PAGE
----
Billy loved life! He had the most perfect palate for food and wine. Going out to dinner with Billy was truly an experience! He knew the best wines and could immediately tell everyone the ingredients of the dish we were eating. It was fun to see him ask the waiter for just one more appetizer or pasta (of course when he thought Marlene wasn't listening)! He loved good bread (and I was always the one sneaking him a piece under the table).
Billy was passionate about everything he did - whether it was music, economics, or politics! Billy was also a great listener. Your cause became his!
Billy was truly one of a kind!
From Carol and Dick Greene
There will never be anyone else in the world as special as Billy. We knew and loved him for many years. He and Marlene were glued at the hip, (which was "hip") and when she sang, the smile never left his face. He adored her. Dick and I will never forget him, brilliant, sweet, fun Billy! We will miss you! Marlene knows we are here for her at any time, to reminisce, to share, to love.
Carol and Dick Greene
From Joseph A. Klenner
When the great New York AM radio station WNEW was in its hey day with the likes of hosts Jim Lowe, Jonathan Schwartz and Bob Jones and great American standard music filled the tri-state airwaves, Marlene VerPlanck was brought to our attention. Attending her concerts in person was always a pleasure as you knew that it meant fantastic entertainment from a lovely and charming singer. Soon, though, it was apparent that there was a force behind the scenes that created, arranged and inspired the music and the singer. As Marlene always credited the musicians who played with her and the composers and lyricists whose music she performed, she would always acknowledge that special and genuine musician "behind the scenes", who even appeared "on the scene" many times to direct the orchestra playing behind her. Billy was always applauded whether on stage holding a baton or sitting in the audience beaming that wonderful smile at his lovely wife. Having had a father who was a musician and being a devotee of the big band era all my life, it was always a thrill to hear any live performances of this music and even more so to talk about the times that I could only vicariously experience. As I got to know Billy, I thoroughly enjoyed the stories and anecdotes about that time, especially about Tommy and Jimmy Dorsey. He could help you reminisce, he would let you think and he could make you chuckle. It was an honor and a privilege to have known Billy VerPlanck and we are blessed to have his music and many fine memories to cherish.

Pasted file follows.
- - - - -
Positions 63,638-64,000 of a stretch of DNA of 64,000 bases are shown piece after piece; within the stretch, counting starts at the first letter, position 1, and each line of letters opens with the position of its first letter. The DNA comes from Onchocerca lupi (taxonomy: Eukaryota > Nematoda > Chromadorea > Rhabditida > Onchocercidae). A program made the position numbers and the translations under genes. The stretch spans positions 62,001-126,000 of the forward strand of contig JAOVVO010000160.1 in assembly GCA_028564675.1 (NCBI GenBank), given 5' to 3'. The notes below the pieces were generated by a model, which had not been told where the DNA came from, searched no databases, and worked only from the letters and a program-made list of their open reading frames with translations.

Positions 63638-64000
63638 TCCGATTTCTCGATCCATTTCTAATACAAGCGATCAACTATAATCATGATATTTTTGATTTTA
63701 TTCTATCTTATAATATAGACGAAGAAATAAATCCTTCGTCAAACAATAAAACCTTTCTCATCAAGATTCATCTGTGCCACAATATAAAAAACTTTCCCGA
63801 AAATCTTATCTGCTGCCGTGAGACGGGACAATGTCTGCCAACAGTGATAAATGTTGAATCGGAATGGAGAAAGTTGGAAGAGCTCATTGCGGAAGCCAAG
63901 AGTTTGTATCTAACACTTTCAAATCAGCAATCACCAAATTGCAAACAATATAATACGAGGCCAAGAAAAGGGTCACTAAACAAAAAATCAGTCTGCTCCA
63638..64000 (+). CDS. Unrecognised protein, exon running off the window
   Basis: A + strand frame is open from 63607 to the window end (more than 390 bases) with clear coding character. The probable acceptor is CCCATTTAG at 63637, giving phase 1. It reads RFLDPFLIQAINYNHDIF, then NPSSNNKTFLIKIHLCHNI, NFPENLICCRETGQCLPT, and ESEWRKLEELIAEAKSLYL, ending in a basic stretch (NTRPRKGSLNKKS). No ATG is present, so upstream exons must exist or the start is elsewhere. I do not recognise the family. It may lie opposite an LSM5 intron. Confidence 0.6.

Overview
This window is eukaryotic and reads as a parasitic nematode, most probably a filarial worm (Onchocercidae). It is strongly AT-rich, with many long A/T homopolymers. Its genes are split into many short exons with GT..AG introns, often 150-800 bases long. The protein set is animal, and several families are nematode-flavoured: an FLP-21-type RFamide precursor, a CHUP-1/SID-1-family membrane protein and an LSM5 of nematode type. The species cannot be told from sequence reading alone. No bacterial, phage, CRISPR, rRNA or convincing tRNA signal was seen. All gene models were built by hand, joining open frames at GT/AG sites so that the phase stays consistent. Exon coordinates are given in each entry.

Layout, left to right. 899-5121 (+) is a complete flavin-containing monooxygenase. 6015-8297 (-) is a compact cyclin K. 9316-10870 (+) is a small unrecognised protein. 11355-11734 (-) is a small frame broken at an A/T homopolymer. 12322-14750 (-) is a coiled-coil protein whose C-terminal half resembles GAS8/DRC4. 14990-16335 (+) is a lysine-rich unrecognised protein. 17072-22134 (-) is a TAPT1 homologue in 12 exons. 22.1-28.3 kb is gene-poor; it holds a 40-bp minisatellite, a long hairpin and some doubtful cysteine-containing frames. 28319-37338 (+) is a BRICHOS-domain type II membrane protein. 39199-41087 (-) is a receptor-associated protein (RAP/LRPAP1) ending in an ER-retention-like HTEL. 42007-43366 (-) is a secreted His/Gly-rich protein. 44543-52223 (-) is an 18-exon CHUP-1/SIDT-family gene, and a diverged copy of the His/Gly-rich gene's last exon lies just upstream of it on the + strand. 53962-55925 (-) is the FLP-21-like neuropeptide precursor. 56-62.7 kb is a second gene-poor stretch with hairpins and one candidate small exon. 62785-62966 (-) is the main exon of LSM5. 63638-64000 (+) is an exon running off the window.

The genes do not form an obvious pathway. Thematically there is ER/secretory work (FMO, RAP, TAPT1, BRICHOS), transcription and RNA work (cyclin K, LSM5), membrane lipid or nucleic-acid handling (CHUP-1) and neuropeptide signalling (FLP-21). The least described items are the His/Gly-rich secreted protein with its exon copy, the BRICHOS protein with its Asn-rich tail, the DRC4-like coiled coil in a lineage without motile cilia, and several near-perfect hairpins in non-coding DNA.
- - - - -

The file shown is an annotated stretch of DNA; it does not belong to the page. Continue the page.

From Ian Bradley, as posted on his Midriff Blog, June 2, 2009
I am sorry to learn of the passing of Billy Ver Planck who died 2 June following a period of illness.
To say I met Billy Ver Planck once is to overstate the case. He was manning the little stall you find at the back of the room during live gigs selling compact discs. The discs were the recordings of his wife, Marlene, a singer who demonstrates exceptional talent and exquisite taste in song.
For a good part of his professional life, that is where you would find Billy – a backroom boy supporting, honouring, cherishing his wife. Such devotion belies, in part, his own astounding career. When I attended that concert in Broadway (a small village in the Cotswolds, England) in Spring 2002, I had no idea that I met, however briefly, a man who had walked – and worked – amongst the giants of this music. Billy played trombone and arranged in the bands of Charlie Spivak, Charlie Barnet; had been on the session where Coleman Hawkins played with the Basie reed section. Perhaps most significantly for Billy, worked with first Jimmy then his hero Tommy Dorsey during the final – and in my opinion the finest - phase of Tommy Dorsey’s band. As a result of this, Billy was there when Elvis made his famous appearance on the Dorsey Brothers’ Stage Show programme and worked with Sinatra at The Paramount in 1956 when Frank was once again reunited with his old boss during the run of Johnny Concho.
It is his staunch support of his wife’s career for which Billy will be most remembered and with most affection. The couple always enjoyed the warmest relationship with their audience when they visited England and I am sure the same is true stateside. It may be impertinent of me to say so, but it seemed evident that here was a marriage of true minds. And for their public, is a rich legacy of albums, produced, written and arranged for his wife by Billy.